MSU College of Osteopathic Medicine Dean Strampel steps down

EAST LANSING – William Strampel, dean of the Michigan State University College of Osteopathic Medicine, is stepping down from his administrative role today for medical reasons.

Strampel informed MSU Provost June Pierce Youatt on Thursday morning that he is stepping down, said MSU spokesman Jason Cody. Strampel is going on immediate medical leave but will remain on the faculty of the college, Cody said.  

Strampel has been dean of the college since 2002.

Strampel has come under fire in recent months for his role as dean of the college where  Larry Nassar worked. He led the college during MSU’s 2014 Title IX investigation into Nassar’s conduct with a young female patient. That investigation found Nassar had not violated university policy.

Strampel regularly checked in on the status of the investigation when it was ongoing, voiced his support for Nassar and told Nassar he could return to clinical work before the investigation concluded, according to emails.

After the investigation ended, Nassar and Strampel reached an agreement on new protocols Nassar would be required to abide by. That agreement didn’t include a follow-up mechanism to ensure Nassar was compliant.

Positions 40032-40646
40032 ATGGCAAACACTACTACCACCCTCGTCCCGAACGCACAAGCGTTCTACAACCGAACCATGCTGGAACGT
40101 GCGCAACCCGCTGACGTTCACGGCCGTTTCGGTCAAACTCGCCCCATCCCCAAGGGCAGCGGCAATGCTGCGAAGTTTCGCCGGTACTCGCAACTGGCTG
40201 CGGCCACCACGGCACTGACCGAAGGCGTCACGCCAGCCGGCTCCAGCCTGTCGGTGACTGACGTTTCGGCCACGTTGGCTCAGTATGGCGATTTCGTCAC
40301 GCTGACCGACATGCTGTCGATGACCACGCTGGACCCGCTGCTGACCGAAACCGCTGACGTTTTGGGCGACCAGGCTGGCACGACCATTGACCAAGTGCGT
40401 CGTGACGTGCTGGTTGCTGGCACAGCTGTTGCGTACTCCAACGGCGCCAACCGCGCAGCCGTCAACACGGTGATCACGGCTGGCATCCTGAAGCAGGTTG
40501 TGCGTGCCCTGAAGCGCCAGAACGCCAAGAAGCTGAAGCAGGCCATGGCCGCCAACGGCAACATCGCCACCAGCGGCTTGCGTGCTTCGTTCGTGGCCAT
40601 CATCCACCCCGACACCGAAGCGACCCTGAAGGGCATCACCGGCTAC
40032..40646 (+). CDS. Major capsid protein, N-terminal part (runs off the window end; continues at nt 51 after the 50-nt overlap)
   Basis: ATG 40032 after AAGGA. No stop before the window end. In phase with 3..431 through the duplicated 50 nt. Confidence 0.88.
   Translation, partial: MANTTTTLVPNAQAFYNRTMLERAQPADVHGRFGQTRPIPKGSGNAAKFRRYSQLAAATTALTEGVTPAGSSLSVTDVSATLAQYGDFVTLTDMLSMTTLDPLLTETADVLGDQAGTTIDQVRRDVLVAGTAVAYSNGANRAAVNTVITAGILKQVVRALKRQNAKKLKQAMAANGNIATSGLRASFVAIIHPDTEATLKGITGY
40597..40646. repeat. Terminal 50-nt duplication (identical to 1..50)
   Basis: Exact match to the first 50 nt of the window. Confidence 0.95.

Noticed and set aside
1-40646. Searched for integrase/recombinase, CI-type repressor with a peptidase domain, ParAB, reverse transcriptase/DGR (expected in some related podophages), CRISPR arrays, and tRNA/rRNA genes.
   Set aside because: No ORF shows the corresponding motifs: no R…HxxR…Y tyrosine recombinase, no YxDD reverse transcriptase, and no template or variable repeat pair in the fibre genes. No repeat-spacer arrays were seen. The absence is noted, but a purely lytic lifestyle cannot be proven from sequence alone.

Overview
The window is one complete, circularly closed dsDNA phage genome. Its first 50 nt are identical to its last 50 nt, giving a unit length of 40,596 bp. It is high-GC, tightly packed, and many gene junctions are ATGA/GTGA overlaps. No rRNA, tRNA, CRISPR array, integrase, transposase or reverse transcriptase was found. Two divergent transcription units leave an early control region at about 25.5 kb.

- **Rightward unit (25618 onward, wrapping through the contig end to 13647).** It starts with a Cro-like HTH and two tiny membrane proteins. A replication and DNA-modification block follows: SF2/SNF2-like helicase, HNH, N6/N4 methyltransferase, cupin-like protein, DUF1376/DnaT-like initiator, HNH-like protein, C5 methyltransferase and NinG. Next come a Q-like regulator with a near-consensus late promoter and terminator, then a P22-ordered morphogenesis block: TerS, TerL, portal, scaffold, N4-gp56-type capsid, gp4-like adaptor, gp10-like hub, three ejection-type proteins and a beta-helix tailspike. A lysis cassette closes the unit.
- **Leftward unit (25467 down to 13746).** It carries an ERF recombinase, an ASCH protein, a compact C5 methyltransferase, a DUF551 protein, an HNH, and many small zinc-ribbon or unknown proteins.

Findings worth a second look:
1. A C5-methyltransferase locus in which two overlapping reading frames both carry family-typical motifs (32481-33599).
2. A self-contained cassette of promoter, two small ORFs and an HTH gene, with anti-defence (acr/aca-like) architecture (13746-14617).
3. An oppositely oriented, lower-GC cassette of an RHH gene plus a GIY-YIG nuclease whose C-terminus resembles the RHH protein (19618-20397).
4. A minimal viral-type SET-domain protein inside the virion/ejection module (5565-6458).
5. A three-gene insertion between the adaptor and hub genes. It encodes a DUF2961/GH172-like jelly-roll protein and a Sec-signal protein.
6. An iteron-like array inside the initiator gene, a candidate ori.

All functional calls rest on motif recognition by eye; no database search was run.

Additionally. records show that Nassar specifically recommended that the university’s investigator use one of the experts that backed him against the sexual assault claim.

Nassar, 54, was for two decades an esteemed sports medicine doctor for both MSU and USA Gymnastics, the latter of which sent him to several Olympic Games. He also worked with gymnasts at Twistars gymnastics club in Dimondale.

Earlier this month, Rachel Denhollander, the first woman to publicly accuse Nassar of sexual assault, wrote that Strampel’s decision to side with Nassar following that Title IX was one of the factors that left victims feeling that no one at the university was hearing their voices.

“It doesn’t fix the problem,” Denhollander said, of Strampel’s stepping down, adding that his response to victim’s statements about Nassar was “absolutely abhorrant.”

Denhollander, who  is among the more than 140 women and girls who have filed lawsuits against MSU, USA Gymnastics and Nassar, said that, until the university acknowledges its failings with respect to Nassar’s victims, it “continues to be an unsafe place for women and children.”

More:

Larry Nassar to appeal federal sentence on child pornography convictions

Putnam: Community deserves more insight into what went wrong in Nassar case

Nassar earlier this month was sentenced to 60 years in federal prison on child pornography charges. He is set to be sentenced next month after pleading guilty to criminal sexual conduct charges in Ingham and Eaton Counties.

At least 125 women have made criminal complaints about Nassar.

Check back for updates.

Contact RJ Wolcott at (517) 377-1026 or [email protected] Follow him on Twitter @wolcottr.

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